According to the CDC, 1 in 10 adults in the US report being depressed. There is a good chance that someone you know has suffered from depression at least once. So what do you do when your friend tells you they're depressed? There are many ways that you can support a friend in need. However, there are some things that shouldn't be said nor done, no matter how good your intentions are.

As someone who has suffered from depression, here are a few things that people have said or done which only made things worse:

"Can't you just try to be happy?"
If you could cure depression just by making an effort to be happy, antidepressants wouldn't need to be prescribed. I've lost count of how many times I've had to fake a smile to get friends off my back. It didn't make me feel any better. In fact, I felt worse knowing that I had to pretend to be happy in front of people I thought I could be myself around. Granted, I most likely wasn't depressed when I met them, but that shouldn't keep them from being supportive and understanding during one of the worst times in my life. If you have a friend who is depressed, please do them a favor and don't pressure them to be happier.

"If you really wanted to die, you'd be dead already."
This one is a little more situation specific. Not all people suffering from depression are suicidal, but many of them are. Even if your friend has never talked about or attempted suicide in the past, you should never dismiss any sort of suicidal ideation. Suicide ideation is a term that describes the presence of suicidal thoughts, and sometimes even a formulated plan, but not necessarily an attempted or completed suicide. When my friend was texting me to talk about what I was going through, I admitted to her that I felt like I wanted to die. She then told me, "No you don't. If you wanted to die, you'd be dead already." Short of telling me to do it, there is nothing worse that she could have said. I couldn't trust her anymore. Even her girlfriend was appalled by it. If you know someone who is considering suicide, no matter how serious he or she may be, take it seriously. It could be the difference between life and death.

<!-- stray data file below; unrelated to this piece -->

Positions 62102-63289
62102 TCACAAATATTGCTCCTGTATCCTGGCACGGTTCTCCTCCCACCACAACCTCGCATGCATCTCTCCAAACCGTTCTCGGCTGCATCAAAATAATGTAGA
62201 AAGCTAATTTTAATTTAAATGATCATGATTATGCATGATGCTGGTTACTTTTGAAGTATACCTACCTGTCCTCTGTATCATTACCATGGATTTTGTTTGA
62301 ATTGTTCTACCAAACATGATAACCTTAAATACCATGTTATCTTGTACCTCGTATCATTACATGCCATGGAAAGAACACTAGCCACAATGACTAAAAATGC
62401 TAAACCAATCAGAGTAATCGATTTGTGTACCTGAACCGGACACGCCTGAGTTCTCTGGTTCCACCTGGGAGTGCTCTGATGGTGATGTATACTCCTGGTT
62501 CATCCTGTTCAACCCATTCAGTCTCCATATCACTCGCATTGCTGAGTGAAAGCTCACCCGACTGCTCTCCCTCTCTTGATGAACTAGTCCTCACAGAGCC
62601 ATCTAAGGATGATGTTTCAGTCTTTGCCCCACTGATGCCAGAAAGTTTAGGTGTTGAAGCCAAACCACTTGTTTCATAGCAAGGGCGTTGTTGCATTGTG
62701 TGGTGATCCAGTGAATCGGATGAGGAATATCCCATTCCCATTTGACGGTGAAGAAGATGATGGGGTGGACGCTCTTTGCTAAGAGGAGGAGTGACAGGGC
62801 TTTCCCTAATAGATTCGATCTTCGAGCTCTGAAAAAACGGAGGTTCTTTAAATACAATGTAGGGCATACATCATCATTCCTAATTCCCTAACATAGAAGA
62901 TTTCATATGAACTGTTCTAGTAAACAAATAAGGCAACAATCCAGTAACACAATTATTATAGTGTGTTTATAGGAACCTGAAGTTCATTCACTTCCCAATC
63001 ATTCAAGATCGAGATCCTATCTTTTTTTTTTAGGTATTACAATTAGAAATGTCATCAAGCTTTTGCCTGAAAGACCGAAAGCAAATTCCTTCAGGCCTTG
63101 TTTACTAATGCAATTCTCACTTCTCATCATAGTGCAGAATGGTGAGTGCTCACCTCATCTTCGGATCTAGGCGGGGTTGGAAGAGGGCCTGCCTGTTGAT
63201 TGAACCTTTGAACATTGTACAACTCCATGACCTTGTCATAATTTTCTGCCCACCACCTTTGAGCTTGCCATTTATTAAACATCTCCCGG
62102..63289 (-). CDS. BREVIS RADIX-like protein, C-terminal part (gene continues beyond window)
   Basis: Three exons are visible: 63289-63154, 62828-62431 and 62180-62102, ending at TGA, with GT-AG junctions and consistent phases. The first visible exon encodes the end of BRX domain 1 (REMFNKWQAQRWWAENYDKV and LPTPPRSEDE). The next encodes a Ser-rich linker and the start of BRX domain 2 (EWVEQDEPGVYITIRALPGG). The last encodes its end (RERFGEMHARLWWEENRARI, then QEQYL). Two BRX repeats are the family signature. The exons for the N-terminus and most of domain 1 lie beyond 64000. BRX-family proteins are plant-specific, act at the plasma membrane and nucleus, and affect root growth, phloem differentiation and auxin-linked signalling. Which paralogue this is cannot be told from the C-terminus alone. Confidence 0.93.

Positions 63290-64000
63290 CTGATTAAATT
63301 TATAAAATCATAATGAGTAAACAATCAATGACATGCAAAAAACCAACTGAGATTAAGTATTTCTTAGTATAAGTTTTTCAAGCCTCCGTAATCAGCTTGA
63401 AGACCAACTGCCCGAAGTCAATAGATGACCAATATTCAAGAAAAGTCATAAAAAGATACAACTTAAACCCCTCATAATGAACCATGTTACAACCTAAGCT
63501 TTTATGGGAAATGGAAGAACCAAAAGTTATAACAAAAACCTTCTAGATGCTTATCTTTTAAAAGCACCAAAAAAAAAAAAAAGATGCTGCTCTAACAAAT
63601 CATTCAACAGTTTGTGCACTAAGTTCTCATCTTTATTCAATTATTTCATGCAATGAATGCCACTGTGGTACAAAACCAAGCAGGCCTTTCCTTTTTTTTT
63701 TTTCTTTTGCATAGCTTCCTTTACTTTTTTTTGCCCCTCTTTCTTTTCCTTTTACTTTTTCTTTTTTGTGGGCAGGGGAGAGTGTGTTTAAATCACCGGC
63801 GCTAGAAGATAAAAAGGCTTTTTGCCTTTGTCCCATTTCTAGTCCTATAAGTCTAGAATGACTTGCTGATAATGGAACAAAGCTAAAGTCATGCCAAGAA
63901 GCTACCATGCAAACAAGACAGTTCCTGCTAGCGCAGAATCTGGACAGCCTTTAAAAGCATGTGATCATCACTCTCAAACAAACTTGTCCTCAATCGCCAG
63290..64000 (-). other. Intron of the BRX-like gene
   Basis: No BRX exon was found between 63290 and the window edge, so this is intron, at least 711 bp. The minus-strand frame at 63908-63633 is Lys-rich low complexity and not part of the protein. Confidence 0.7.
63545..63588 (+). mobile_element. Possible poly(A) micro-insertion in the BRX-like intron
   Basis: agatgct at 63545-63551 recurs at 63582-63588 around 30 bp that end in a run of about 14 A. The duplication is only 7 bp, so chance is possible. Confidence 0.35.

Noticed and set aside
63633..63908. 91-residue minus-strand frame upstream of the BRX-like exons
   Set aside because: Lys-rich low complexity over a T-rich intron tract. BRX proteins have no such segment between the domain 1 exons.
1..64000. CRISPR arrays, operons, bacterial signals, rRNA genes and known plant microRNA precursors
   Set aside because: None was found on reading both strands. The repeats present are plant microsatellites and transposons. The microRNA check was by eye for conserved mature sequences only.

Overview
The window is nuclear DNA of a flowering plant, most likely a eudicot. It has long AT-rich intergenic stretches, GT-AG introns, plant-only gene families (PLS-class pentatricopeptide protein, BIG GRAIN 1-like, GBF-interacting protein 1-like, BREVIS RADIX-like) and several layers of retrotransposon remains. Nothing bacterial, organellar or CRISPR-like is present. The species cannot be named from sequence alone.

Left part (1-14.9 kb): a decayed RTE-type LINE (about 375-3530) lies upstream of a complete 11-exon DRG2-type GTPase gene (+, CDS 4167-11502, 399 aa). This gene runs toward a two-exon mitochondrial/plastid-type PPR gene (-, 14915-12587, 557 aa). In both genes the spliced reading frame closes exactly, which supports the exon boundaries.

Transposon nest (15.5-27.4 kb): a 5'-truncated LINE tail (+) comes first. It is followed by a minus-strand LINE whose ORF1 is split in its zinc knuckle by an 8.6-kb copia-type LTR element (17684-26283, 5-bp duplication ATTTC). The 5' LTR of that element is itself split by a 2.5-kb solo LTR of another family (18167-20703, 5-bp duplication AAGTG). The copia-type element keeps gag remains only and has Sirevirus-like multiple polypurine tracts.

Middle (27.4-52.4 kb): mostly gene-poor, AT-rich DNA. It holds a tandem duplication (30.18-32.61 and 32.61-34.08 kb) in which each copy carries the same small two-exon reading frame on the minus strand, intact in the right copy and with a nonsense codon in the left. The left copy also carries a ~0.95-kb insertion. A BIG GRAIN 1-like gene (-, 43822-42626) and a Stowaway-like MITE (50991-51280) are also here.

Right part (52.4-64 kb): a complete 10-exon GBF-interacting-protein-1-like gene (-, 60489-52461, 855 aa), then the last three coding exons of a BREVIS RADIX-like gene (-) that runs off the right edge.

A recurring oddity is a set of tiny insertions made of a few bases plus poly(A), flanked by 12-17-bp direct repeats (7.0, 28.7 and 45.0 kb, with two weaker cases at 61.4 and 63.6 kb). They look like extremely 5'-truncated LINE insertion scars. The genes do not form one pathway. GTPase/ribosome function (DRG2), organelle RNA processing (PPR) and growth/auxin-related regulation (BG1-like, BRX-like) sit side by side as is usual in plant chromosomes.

"You shouldn't take pills. That crap doesn't work."
Regardless of your thoughts on the efficacy of antidepressants, if you know someone who takes them, let it be. I get sick of hearing people complain about how we've become a Prozac nation, completely dependent on medication to make us feel better. I've noticed that these people also tend to think of depression as a made up disorder. Depression is not just a label for being really, really sad. Most antidepressants have one key function in common: they restore balance in the brain. The neurotransmitters serotonin, dopamine, and norepinephrine all impact mood regulation. However, when there isn't enough of one or more of them, it causes a chemical imbalance that can cause depression.